Russians Investing In 'Passion,' Study Says

Russia has one of the 10 fastest-growing populations of wealthy individuals, and they're increasingly investing their newly accrued cash in art, jets and the occasional football team, according to a report released Tuesday.

The number of Russians with a net worth of more than $1 million excluding primary residences, classified in the report as "high net worth individuals," rose 14.4 percent in 2007 to 136,000 people, Merrill Lynch and Capgemini said in their 2008 World Wealth Report.

"Passion investments," such as luxury collectibles, art, sports teams and flashy private transportation, are very popular among HNWIs, as well as their peers with $30 million or more, referred to in the report as Ultra-HNWIs.

"Russia is probably the biggest market for private jets in Europe," Jean-Marie Deluermoz, Merrill Lynch's director of emerging European markets, said after a presentation of the report.

"And look at the yachts, and the luxury cars and the antique cars and art. Clearly Russians are building their investments in passion investments."

William MacDougall, director of MacDougall Auctions, said by telephone that sales of Russian art as part of an informal "Russia Week" in London earlier this month brought in ?12.4 million ($24.4 million) for his firm.

"Russian art is being bought by anyone who has money. If you want to invest in the Russian economy you'd do much better to invest in Russian paintings," MacDougall said.

Deluermoz, of Merrill Lynch, said the country was "significantly outpacing the rest of Europe on the back of high commodity prices."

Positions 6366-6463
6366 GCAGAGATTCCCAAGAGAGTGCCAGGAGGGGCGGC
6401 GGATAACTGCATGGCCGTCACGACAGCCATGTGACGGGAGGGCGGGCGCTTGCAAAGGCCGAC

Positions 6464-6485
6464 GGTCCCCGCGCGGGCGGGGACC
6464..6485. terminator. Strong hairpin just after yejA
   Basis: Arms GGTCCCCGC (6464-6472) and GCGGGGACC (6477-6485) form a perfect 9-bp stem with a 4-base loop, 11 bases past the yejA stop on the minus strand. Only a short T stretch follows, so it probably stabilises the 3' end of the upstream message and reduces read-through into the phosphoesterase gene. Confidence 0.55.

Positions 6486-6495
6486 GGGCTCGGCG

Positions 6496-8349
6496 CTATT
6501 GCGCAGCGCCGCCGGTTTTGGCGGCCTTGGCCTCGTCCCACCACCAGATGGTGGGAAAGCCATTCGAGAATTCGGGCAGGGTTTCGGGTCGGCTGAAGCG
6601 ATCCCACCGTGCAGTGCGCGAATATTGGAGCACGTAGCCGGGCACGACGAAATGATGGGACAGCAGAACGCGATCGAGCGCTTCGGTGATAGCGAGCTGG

The number of Russian HNWIs will continue to grow, despite rising inflation, a "critical lack of modern infrastructure, environmental degradation and a declining population," the report says, noting that GDP growth, strong domestic demand, foreign direct investment, high savings rates and high market capitalization were outweighing the obstacles.

The pace of HNWI population growth puts Russia with Brazil, India and China, known as the BRIC countries, as a leader among the emerging markets.

Overall, "as mature economies slowed, the BRIC nations turned in particularly strong performances. They posted in aggregate the greatest gains in HNWI populations, 19.4 percent, and accumulated wealth, 25.1 percent, driven both by impressive economic gains and robust market capitalization growth," the report says.

The first six months of the year fed off momentum from 2006, the report says, while the second half suffered from a host of problems, including the global credit crunch and soaring oil prices.

Inflation, running well over government targets in Russia, is taking a toll on the world's ultra-wealthy, too, the report said. The report said a basket of luxury goods — Forbes' Cost of Living Extremely Well Index — rose 6.2 percent in 2007, more than doubling the global inflation rate.

"My feeling is that inflation for the luxury sector is higher than in the rest of the market in Russia," said Maxim Kashulinsky, the editor of Forbes Russia.

"But people don't care. They will just continue to spend cash. This will be driven by the growth of income and the lack of competition in the luxury market," he said.